TEHRAN, Iran (AP) — The Latest on a powerful earthquake near the Iran-Iraq border (all times local):
Iran's state-run news agency says the death toll from a powerful earthquake along the Iran-Iraq border has risen to 430 in that country.
The report from the IRNA news agency says Tuesday morning the number of injured has risen to 7,156 people.
More than half of the casualties are from the Kurdish-majority town of Sarpol-e Zahab in Kermansh province. The only hospital in the town was heavily damaged and the army has set up field hospitals.
The magnitude-7.3 quake was centered 19 miles (31 kilometers) outside the eastern Iraqi city of Halabja, the U.S. Geological Survey said.
Iran's government declared Tuesday as a national mourning day.
Italy is sending 12 tons of tents, blankets, mobile kitchens and other assistance to victims of the powerful earthquake that struck Iraq and Iran.
The Foreign Ministry said Monday an Italian plane loaded with the aid would be leaving the U.N.'s regional emergency warehouse base in Brindisi, bound for Sulaimaniyah, Iraq, in the coming hours. Separately, the ministry said it was working on a financial aid package for Iran to be funneled through the Red Crescent, which is working on the ground.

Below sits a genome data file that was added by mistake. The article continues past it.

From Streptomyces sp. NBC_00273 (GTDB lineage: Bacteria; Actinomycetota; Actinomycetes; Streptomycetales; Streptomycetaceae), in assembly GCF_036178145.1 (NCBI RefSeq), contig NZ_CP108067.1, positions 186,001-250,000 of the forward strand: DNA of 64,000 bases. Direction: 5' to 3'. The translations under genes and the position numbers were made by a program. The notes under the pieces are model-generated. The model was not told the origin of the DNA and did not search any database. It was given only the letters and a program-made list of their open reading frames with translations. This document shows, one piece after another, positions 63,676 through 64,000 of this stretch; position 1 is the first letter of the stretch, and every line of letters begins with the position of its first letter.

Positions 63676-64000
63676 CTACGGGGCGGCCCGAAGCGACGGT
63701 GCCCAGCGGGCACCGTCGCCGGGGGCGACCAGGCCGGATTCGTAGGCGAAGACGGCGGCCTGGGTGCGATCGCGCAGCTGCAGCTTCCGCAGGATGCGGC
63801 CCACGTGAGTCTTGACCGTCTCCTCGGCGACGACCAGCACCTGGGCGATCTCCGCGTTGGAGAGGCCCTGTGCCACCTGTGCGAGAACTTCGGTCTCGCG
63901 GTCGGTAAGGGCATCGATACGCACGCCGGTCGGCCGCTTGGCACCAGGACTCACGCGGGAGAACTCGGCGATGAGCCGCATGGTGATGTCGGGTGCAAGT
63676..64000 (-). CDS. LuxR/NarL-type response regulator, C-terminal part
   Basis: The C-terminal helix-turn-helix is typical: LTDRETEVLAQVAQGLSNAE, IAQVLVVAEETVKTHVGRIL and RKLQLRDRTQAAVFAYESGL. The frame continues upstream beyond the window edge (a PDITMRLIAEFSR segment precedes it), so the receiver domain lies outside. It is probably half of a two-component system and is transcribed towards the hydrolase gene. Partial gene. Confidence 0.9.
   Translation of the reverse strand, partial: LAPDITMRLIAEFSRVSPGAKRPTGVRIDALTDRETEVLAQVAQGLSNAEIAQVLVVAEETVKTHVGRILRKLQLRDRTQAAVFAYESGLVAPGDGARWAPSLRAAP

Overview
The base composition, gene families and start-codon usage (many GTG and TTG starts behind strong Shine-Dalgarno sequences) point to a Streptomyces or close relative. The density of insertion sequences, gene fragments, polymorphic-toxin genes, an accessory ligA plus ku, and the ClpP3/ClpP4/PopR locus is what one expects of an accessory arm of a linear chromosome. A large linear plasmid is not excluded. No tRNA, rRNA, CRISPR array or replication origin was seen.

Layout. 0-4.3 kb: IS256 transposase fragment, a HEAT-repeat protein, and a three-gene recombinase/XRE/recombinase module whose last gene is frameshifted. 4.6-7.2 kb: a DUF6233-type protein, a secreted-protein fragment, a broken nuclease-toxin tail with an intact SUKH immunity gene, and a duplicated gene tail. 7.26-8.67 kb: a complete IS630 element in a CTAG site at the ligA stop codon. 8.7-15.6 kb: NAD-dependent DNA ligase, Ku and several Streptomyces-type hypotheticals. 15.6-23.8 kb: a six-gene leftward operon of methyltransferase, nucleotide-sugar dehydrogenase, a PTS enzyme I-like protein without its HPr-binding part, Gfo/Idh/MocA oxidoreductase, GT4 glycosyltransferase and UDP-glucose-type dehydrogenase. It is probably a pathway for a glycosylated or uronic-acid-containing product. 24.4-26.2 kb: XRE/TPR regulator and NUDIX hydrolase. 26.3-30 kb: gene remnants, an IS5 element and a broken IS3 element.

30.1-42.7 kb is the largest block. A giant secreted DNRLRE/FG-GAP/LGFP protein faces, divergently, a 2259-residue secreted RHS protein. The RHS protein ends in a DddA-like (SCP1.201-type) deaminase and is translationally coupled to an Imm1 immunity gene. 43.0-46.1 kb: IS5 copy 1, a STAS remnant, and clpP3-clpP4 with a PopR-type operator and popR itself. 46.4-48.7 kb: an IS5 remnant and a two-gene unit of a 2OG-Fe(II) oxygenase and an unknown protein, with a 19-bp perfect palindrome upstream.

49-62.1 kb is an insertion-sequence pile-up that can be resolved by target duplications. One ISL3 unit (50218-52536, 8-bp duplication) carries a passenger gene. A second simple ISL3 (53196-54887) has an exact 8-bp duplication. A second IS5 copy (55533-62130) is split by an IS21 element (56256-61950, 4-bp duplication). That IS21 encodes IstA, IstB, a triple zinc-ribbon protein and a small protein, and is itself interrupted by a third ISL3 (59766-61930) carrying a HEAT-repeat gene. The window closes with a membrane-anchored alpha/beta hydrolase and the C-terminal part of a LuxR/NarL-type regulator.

The 7.3-magnitutde earthquake killed over 400 people, mainly in Iran.
A powerful 7.3 magnitude earthquake near the Iraq-Iran border has killed over 400 people across both countries, sent residents fleeing their homes into the night and was felt as far away as the Mediterranean coast.
Iran's western Kermanshah province bore the brunt of the temblor Sunday night, with authorities saying Monday that the quake killed 407 people in Iran and injured 6,700. Kermanshah is a rural, mountainous region where residents rely mainly on farming.
Iraq's Interior Ministry says the earthquake killed at least seven people and injured 535 in the country's northern Kurdish region.
The quake was centered 19 miles (31 kilometers) outside the eastern Iraqi city of Halabja, according to the most recent measurements from the U.S. Geological Survey.
It could be felt on the Mediterranean coast, some 660 miles (1,000 kilometers) away